Mom of family repeatedly denied care for coronavirus hospitalized with blood clot in lungs

Kristen Jordan Shamus
Detroit Free Press

DETROIT – Cheryl Fowler is back in the hospital, this time with a blood clot in her lungs.

The 57-year-old Grosse Pointe Woods mother of four has been through a lot in the last few weeks.

She lost her husband, Gary Fowler, and father-in-law, David Fowler, to COVID-19 in early April.

Then, she was hospitalized and needed ventilator support to breathe.

While she was being treated at Henry Ford Hospital in Detroit, Cheryl Fowler tested positive for the virus, which continued to sweep through their family — infecting her sons Keith Gambrell and his younger brothers, Troy and Ross Fowler, as well.

The family's plight — Gambrell said his father went to three metro Detroit hospitals as he grew sicker and sicker, but was turned away and refused coronavirus testing at them all — was highlighted in a Free Press story published Sunday.

Cheryl Fowler seemed to be improving, her eldest son said. She came off the ventilator after a few days, and was discharged from the hospital on April 11.

But, said Gambrell: "My mom, she’s never really been back to 100% since she’s been home from the hospital."

He explained that she needed supplemental oxygen and was still coughing and complained of back pain.

"She took her medicine, and it kind of went away," said Gambrell, a 33-year-old business owner from Detroit. "But two days later, she developed a little fever. She took Tylenol, but her oxygen levels started dropping.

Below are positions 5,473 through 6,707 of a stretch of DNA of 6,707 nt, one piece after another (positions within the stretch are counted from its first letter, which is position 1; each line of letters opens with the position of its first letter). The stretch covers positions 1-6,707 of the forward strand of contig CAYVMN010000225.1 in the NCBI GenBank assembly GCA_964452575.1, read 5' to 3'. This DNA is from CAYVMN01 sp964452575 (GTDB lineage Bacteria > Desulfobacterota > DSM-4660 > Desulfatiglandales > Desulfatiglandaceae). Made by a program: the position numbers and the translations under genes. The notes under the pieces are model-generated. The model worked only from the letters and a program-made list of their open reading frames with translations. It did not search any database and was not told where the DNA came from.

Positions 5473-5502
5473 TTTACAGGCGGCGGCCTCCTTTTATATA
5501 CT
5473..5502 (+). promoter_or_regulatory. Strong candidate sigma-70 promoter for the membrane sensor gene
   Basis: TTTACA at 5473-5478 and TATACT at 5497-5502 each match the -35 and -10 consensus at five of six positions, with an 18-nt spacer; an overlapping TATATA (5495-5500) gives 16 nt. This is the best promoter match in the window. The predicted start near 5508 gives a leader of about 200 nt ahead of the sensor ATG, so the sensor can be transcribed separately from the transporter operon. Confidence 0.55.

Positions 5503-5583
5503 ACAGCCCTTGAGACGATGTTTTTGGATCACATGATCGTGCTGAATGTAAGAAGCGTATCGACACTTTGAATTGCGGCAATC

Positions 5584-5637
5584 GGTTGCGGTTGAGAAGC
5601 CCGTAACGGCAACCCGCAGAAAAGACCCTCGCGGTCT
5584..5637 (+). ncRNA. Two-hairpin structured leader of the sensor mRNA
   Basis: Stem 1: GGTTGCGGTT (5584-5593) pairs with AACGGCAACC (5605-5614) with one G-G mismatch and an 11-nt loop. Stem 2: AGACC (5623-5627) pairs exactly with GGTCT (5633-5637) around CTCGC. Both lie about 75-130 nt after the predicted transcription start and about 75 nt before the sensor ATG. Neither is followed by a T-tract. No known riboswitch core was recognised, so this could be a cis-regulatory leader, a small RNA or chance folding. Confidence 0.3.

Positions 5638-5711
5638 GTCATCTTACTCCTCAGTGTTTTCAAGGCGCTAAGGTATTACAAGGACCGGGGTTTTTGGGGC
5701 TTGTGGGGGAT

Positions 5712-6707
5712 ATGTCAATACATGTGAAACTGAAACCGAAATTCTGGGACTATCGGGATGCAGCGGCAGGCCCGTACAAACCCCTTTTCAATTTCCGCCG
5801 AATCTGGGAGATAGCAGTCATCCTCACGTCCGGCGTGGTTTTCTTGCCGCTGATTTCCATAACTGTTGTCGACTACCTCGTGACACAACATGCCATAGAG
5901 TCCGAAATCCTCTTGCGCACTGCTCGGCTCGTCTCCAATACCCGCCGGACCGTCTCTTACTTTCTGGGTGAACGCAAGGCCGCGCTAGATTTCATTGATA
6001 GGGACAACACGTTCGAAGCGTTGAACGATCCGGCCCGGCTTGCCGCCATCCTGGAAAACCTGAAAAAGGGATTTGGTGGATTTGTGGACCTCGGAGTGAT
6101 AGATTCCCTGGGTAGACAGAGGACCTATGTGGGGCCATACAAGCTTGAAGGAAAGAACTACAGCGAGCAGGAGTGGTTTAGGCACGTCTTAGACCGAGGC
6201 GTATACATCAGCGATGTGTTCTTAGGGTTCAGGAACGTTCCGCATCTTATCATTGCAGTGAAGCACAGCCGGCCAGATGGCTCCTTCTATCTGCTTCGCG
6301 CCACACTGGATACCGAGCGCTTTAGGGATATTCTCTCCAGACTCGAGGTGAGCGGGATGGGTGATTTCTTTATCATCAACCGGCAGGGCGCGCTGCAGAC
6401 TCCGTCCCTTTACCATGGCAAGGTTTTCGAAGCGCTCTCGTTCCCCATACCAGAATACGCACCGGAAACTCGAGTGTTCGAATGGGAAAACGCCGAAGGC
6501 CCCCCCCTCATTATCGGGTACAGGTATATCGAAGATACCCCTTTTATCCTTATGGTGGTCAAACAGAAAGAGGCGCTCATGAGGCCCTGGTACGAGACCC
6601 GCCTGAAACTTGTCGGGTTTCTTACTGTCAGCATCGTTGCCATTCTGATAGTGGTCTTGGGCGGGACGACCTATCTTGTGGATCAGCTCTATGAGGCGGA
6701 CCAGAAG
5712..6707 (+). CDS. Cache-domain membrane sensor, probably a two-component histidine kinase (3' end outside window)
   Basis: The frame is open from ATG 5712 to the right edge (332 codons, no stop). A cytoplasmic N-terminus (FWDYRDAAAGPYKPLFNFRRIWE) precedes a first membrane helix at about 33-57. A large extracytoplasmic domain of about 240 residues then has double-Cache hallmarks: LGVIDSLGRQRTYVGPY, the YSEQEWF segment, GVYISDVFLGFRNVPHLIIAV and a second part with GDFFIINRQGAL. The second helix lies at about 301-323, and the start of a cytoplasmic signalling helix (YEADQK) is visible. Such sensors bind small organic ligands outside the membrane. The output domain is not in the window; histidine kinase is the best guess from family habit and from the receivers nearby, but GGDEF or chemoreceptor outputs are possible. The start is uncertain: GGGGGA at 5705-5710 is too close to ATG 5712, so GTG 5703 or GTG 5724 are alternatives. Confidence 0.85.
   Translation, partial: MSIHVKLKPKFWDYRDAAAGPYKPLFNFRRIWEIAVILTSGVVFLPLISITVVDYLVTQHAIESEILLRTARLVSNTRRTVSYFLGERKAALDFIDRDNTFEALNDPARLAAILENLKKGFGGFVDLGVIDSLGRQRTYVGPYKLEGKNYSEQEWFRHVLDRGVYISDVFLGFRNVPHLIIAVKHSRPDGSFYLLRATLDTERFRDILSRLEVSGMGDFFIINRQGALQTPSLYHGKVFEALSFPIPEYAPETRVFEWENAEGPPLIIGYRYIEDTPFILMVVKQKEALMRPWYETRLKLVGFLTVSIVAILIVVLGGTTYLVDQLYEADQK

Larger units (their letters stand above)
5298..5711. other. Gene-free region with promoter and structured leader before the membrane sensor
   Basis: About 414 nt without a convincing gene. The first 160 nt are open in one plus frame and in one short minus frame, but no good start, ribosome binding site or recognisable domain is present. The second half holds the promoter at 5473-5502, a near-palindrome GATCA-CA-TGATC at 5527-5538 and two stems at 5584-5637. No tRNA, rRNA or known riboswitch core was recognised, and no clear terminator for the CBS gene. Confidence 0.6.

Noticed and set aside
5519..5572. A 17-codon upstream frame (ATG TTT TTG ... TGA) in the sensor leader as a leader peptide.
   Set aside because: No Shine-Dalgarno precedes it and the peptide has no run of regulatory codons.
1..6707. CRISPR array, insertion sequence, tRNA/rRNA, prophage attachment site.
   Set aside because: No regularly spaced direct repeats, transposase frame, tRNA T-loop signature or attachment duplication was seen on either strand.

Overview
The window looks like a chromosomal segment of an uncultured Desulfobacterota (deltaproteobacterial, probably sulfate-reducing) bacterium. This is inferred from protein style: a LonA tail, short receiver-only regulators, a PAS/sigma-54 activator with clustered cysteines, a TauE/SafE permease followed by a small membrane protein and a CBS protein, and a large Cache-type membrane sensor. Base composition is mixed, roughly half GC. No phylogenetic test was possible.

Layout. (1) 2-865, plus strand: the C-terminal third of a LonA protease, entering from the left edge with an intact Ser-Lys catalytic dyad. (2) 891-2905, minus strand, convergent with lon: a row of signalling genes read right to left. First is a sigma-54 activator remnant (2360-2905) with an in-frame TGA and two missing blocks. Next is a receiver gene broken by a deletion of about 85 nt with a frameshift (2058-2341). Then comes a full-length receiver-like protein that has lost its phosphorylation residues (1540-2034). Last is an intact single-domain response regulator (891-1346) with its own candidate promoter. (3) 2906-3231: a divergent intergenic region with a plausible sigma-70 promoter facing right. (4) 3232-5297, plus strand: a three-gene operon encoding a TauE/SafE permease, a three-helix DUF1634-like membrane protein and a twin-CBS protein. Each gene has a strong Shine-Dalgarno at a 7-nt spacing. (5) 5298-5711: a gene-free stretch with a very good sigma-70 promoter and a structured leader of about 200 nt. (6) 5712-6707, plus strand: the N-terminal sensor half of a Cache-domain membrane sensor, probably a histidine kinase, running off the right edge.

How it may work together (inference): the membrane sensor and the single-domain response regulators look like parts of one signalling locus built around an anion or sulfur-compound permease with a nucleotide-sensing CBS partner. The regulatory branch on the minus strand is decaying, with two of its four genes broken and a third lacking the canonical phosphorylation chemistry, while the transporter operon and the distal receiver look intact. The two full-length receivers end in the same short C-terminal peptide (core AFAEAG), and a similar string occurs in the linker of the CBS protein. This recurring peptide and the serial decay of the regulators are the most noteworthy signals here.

"We kept an eye on her. I called the doctor, told the doctor she was complaining of chest pain, and her oxygen was dropping, and he told us to bring her back because it could be something with her heart."

Fowler was readmitted Tuesday night to Henry Ford Hospital in Detroit, her son said, on what would have been her 24th wedding anniversary.

"She has double pneumonia and she developed a blood clot in her lung, which explains the pressure she was feeling in her back."

Blood clots appear to be a growing concern for coronavirus patients.

Published case reports of COVID-19 patients in the U.S., China and the Netherlands suggest some have developed a multitude of small blood clots, Stat News reported, and they can be fatal.

As many as 7 out of 10 patients who died of COVID-19 had small blood clots throughout the bloodstream, according to a report from China, compared with fewer than 1 in 100 people who survived.

Broadway star Nick Cordero's wife, Amanda Kloot, posted to Instagram about his ordeal with COVID-19. His right leg was amputated because of blood clots that weren't resolved with blood thinners.

Some studies suggest COVID-19 can cause organs to fail as well, causing damage to the kidneys, the liver and heart of some patients.

Gambrell said he's been reading the research about COVID-19, and it worries him.

So far, he said his mother hasn't needed to go back on a ventilator, and he's been video chatting with her in the hospital.

But he worries, too, about how she's doing emotionally after so much loss and heartache.

"She’s not the type of person to let you know something’s bothering her," Gambrell said. "I catch her crying, though, when I'm just talking to her. She’s not taking it too good at all."

He said the family has been touched by the outpouring of support from the community. His mom, he said, hasn't worked in weeks. She's a food service worker at Parcells Middle School.

His sister has created a GoFundMe to help cover the costs of medical expenses not covered by insurance, Gambrell said.